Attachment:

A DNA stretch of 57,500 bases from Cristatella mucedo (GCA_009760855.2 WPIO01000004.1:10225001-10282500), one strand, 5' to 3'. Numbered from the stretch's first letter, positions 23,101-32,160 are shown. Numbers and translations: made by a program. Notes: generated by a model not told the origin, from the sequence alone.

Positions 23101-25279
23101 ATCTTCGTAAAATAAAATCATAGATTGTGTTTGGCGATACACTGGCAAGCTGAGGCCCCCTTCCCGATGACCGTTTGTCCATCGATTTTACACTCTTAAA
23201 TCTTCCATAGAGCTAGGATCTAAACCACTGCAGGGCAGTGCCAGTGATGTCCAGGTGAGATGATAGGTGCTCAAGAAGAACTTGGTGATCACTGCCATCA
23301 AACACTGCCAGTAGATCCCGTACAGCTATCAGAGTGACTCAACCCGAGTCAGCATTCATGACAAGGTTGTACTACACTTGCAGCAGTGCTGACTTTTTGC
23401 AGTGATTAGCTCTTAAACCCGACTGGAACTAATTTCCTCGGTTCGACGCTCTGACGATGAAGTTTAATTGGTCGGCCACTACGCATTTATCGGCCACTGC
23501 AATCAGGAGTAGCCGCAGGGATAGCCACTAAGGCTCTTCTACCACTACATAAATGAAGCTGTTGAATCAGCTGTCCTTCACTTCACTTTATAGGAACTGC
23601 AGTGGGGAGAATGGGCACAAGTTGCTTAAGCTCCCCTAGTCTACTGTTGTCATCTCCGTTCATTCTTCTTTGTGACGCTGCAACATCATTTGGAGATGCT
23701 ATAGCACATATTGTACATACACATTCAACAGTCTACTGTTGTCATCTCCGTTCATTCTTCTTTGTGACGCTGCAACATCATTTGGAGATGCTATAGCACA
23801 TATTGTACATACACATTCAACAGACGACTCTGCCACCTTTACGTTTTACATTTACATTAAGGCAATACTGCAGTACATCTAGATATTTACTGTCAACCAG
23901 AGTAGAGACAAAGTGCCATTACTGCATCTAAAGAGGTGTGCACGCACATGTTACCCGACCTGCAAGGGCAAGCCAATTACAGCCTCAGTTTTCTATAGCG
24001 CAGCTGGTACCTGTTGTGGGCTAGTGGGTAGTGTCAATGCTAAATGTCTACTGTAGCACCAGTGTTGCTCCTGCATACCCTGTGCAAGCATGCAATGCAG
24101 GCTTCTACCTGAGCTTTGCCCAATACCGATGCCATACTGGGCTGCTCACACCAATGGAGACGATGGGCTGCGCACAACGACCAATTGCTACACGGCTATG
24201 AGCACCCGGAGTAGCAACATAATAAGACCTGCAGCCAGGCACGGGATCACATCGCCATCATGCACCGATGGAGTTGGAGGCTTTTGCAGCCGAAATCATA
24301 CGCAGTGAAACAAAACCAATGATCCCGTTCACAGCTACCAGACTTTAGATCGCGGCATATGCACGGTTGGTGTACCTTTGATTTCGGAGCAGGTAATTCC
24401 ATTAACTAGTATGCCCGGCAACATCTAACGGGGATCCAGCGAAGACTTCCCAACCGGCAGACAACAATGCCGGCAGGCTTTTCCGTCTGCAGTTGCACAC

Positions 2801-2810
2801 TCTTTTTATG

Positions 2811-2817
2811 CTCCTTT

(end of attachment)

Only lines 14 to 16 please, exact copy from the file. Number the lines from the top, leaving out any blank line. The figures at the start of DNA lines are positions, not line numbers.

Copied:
24201 AGCACCCGGAGTAGCAACATAATAAGACCTGCAGCCAGGCACGGGATCACATCGCCATCATGCACCGATGGAGTTGGAGGCTTTTGCAGCCGAAATCATA
24301 CGCAGTGAAACAAAACCAATGATCCCGTTCACAGCTACCAGACTTTAGATCGCGGCATATGCACGGTTGGTGTACCTTTGATTTCGGAGCAGGTAATTCC
24401 ATTAACTAGTATGCCCGGCAACATCTAACGGGGATCCAGCGAAGACTTCCCAACCGGCAGACAACAATGCCGGCAGGCTTTTCCGTCTGCAGTTGCACAC